Books You Really Should’ve Read By Now (Number 8,684,588): Ten Sorry Tales by Mick Jackson

ten sorry talesWhen I was a kid I had a bit of a thing about treasure maps. I used to soak paper in cold tea and then dry it out over radiators (so that it would develop the musty brown corrugations one more typically associates with aged and ancient treasure maps) – at which point I would paint the outline of an island, marking where the beasts were, the traps, the pitfalls, the peculiar sites of local and historic interest and adding, at the very last, a dirty great lipstick cross to identify where the treasure was. I’d then roll the map up in an old Corona bottle and go bury it somewhere.

I mention this here, at the beginning of a review of Mick Jackson’s third book, Ten Sorry Tales for a couple of reasons. Firstly, if you take a look at the cover of the book – which features the first of a number of illustrations by David Roberts, 11 assorted oddballs and a dog – you’ll see that it has the sepia tinge of an old tea-soaked treasure map. But that’s not all. The ten sorry tales (which we’ll get to in a moment) have a timeless folk tale quality, each leaving you with the sense that – if you’d been sitting on a shingled beach and spotted a bottle wash up with the tale inside … well, it wouldn’t surprise you in the least. Each of these ten sorry tales read like curious artifacts from an older time (a time you’re happy to have bid adieu to, a time in which people were … well, a bit creepy).

Take Lol and Edna Pierce for instance. ‘Lol and Edna Pierce liked to keep their own company, which was just as well as their nearest neighbour lived nine miles away.’ They live in a tired old shack and ‘scrape a living from the sea’s secret bounty’, eating or selling what they catch after smoking the life out of it in a grubby smokehouse (pictured behind the sisters in David Robert’s bleak and windy illustration – the faces are set like granite but the hair flies off at a right angle). The sisters are lonely (in that gruff Patty & Selma from The Simpsons sort of way) but their solution is – somewhat offbeam and macabre. Between ourselves, let’s just say, if you see em coming – start to run like Billy-o. ‘The boy who fell asleep’ concerns a young chap – ‘always … known as a bit of a sleepy-head’ – who falls asleep for the better part of a decade and rouses forever to be afeard of sleep sweeping him away like a mud hut in a tsunami. ‘A row boat in the cellar’ (one of my most particular favourites) concerns Mister Morris, a retiree who scrabbles around for a project with which to keep his mind occupied before striking upon the idea of building a boat in his cellar, only realising his one error – the boat is too big to get out of the cellar – when all of the work is done. It isn’t long before David Roberts illustration – five grim faced men bobbing about in home made boats in the midst of stalagmites and stalagtites – starts to make a sweetly sad sense … ‘The lepidoctor’ concerns a young boy called Baxter Campbell who (like his dad) ‘found anything old or second-hand … alluring.’ After finding an old lepidoctor’s surgical instruments (‘a lepiwhat?’ Baxter asks, to learn that a lepidoctor used his instruments to repair butterflies), young Baxter sets about raising a thousand butterflies from the dead – and the butterflies want their revenge … In ‘Hermit wanted’ (another doozy in a book positively filled to the brim with gems), we meet Giles and Virginia Jarvis, the kind of offensively wealthy people who like to surpass the Jones’ at every possible turn: they decide it would be simply exquisite to have their own hermit politely trolling the grounds, but the hermit in question doesn’t always do as he is told …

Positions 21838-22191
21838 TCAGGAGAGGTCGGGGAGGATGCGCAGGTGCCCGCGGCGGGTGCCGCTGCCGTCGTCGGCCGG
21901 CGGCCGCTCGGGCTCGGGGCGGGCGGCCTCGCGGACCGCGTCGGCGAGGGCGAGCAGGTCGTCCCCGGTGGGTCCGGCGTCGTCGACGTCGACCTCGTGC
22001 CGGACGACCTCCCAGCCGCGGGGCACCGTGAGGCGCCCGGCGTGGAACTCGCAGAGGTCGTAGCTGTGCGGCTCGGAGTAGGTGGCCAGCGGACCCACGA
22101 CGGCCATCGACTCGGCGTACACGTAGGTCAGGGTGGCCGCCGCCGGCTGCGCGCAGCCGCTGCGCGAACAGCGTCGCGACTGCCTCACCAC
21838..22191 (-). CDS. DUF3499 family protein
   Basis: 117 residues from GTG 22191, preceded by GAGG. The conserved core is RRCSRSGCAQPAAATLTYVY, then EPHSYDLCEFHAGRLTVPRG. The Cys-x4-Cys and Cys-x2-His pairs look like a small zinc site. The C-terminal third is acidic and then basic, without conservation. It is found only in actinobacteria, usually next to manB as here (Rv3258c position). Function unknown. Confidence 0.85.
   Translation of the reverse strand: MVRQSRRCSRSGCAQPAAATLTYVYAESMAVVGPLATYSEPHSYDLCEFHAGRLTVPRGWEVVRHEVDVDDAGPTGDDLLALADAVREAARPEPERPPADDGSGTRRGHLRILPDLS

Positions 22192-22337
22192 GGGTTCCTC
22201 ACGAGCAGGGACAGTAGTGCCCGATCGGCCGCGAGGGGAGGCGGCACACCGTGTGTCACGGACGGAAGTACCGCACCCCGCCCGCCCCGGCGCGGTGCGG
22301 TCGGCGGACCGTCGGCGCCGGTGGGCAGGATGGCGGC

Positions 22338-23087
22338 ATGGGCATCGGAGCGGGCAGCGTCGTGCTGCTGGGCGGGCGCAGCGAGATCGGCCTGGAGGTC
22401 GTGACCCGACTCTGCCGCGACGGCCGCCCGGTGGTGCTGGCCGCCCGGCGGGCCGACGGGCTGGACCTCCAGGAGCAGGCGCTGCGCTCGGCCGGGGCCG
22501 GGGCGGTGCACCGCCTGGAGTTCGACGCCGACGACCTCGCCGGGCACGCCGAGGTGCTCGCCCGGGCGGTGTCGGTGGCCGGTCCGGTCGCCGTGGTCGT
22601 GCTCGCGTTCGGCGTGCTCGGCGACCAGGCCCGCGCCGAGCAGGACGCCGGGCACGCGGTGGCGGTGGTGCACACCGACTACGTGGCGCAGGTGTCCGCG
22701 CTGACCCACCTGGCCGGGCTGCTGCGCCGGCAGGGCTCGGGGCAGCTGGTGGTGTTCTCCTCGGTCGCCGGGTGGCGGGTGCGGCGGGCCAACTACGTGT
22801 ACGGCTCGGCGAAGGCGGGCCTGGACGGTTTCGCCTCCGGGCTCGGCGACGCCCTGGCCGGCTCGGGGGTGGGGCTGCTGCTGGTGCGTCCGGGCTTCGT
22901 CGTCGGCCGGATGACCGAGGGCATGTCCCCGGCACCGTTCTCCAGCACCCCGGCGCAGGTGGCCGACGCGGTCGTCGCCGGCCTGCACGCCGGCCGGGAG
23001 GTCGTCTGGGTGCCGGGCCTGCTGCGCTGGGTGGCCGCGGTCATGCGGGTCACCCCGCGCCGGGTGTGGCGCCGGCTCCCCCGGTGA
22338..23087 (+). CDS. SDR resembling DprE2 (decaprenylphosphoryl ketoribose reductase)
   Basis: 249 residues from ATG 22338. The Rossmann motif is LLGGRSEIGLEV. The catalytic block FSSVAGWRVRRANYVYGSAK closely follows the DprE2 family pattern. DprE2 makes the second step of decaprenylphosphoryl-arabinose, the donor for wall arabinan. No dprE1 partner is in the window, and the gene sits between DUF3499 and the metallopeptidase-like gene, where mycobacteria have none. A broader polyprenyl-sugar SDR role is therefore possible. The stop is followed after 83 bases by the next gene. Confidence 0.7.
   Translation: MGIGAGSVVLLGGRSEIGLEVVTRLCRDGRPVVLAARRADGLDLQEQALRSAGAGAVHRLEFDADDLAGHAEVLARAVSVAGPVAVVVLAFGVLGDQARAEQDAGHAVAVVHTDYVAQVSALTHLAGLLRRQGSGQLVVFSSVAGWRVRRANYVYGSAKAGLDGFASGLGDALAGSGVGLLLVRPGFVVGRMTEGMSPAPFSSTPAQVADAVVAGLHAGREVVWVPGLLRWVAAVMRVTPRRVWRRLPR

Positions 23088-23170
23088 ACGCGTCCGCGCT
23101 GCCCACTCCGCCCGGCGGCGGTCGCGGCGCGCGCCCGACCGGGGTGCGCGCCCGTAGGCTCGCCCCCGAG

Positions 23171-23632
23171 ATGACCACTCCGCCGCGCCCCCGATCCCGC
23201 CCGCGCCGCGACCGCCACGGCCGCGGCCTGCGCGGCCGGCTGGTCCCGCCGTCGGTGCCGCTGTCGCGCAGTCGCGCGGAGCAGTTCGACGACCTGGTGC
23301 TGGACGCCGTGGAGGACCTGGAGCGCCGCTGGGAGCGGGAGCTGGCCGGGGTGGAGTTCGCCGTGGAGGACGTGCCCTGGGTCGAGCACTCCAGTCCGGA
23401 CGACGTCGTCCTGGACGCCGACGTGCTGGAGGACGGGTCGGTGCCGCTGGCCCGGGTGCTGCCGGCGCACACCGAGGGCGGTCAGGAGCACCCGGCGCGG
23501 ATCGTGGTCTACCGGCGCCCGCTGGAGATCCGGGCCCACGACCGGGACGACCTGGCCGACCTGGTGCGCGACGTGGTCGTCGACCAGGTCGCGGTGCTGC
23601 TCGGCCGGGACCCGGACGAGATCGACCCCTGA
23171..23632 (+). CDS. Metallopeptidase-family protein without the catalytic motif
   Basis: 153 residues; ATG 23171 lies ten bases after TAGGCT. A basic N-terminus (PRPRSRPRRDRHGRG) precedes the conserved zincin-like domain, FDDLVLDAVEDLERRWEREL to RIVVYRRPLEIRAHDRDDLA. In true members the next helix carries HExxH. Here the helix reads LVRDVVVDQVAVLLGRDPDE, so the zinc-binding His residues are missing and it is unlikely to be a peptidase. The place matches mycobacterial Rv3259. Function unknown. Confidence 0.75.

I won’t let all the cats out of the bag. Let’s just say that Mick Jackson’s third book is one of those rare treats you’ll keep on your shelves and point out to people whenever they ask you what you’ve been reading and what you’d recommend (and one of those rarer books that the people you recommend it to will go on recommending themselves, and on and on and on). To hark back to the idea of the treasure map I mentioned earlier – this review is the treasure map, and the book – if you were to imagine a dirty great lipstick cross on its cover – is the treasure: you flip the lid on this baby and you’ll be amazed, you’ll be holding your hands up in the air with trinkets and baubles all over the shop, saying I’m rich, I’m rich, and cackling like a lunatic. Highly highly recommended, people. Highly recommended.

Any Cop?: A pure joy from start to finish. There isn’t a word out of place here. This is just the kind of creepy, malicious deliciousness guaranteed to get kids reading and keep em reading – but it’s also a hilarious endlessly re-readable treat, a consumately masterful fusion of Tim Burton’s The Lonely Death of Oyster Boy and Richard Brautigan’s Revenge of the Lawn – and Bookmunch praise doesn’t come much higher than that!

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